The magic of lower prices at Fresh
Three months ago Sharrieff Wales opened Fresh Ltd at 28 Queen Street, selling everything from knives and body soap to floor cleaning products and plates, all for between $2 and $6.
The store’s motto is ‘Fresh where low prices are the law…’.
Mr Wales has been met with a certain amount of wonder and disbelief. “It’s magic,” Mr Wales jokes when people ask how he does it.
His approach is to find the right small, third-party vendors. “You can find some amazing deals,” he said.
Some of his body washes sell for $9 less than the same product in a larger, more established local store.
“We have a product called Triple Butter Body Wash,” he said. “We actually sell it cheaper in this store than in Walmart, and it is a Walmart brand.”
And yes, he is viable and making money.
“We are getting what we need to pay our rent, keep the lights on, pay our staff and still make a couple of dollars, so we are happy,” he said. “I don’t want to put what I would consider our trade secrets out there.”
Some customers have come to him and said: “I knew they were overcharging us all these years!”
But Mr Wales insists the other stores are not overcharging,
In fact, he runs three Champ’s Variety convenience stores that follow a more traditional business model and pricing system.
He keeps everything at its minimum markup rate.
“I am just trying to get Bermudians the break they so desperately need,” he said.
Some people have questioned why he sells his products at Fresh so cheaply, when he could sell them more expensively and still beat the prices of the larger stores.
“Why would anyone come to me, then?” he said. “Everyone has their place where they like to shop. Why would they make the drive? They would end up spending their savings in gas for their car.”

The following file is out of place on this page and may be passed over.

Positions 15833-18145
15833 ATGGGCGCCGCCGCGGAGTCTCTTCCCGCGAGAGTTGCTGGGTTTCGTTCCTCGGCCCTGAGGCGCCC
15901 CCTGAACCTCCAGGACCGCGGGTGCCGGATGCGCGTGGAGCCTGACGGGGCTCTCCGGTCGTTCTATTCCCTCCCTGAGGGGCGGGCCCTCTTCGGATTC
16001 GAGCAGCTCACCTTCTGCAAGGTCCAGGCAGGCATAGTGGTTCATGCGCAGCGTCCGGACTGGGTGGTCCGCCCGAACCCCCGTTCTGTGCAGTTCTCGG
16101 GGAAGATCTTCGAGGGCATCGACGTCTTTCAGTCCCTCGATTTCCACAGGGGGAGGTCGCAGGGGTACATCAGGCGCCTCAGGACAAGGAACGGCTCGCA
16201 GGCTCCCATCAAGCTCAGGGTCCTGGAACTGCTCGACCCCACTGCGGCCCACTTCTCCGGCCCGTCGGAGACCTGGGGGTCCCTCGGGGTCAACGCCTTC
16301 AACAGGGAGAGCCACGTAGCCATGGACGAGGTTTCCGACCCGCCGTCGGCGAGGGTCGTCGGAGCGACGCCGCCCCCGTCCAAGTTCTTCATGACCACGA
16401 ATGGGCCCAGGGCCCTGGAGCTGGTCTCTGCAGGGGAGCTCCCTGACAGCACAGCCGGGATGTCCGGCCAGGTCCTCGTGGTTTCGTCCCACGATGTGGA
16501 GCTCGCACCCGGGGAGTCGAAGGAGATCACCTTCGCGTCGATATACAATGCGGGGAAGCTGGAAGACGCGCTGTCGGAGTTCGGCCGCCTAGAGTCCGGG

But he felt people would make the drive if the savings were worth it.
“The savings on some products are as much as $9,” he said. “While for other products the savings is 50 cents or 75 cents. It is what it is.”
His bestselling products are lotions, and soaps. He sells Dove body wash for $6, for example, compared to $12 or more, elsewhere.
But the business is not without its challenges. He has been battling brand-bias ever since opening.
“We have a Canadian product called Vim,” he said. “I recently just spent an emergency out in Canada for five weeks, and Vim was everywhere. Vim makes products like bathroom cleaners and dish washing liquid. It works great.”
But he has found a decided lack of interest in Vim in Bermuda.
“It has been sitting on the shelf,” he said. “It is considerably cheaper than these other name-brand products, but because few people here know the brand, no one is buying it. We probably will not bring it in again.”
He insists he is not in the business of teaching people about brands. He does not have the time for that. He has also had some challenges getting shipments to Bermuda through the United States.
He has had a container stuck in Canada for five weeks, while some of the smaller, no-name brands he is bringing in seek approval from the Food & Drug Administration.
“A lot of the bigger brands already have approval from the FDA, but some of the smaller, no-name brands do not have it.”
Mr Wales has done some marketing on social media to promote Fresh, but is relying heavily on word of mouth to raise awareness.
“I know there are still a lot of people out there who don’t know about us,” he said. “But once word gets out, the business will slowly grow. I never did any marketing for Champs.”
He is currently running between all four businesses, but hopes that will taper off as Fresh becomes better established.
“In my head, an entrepreneur starts something, and makes it so that he does not have to be there,” Mr Wales said. “An entrepreneur hires the right people to run the business and then moves on to the next thing. I am learning that process.”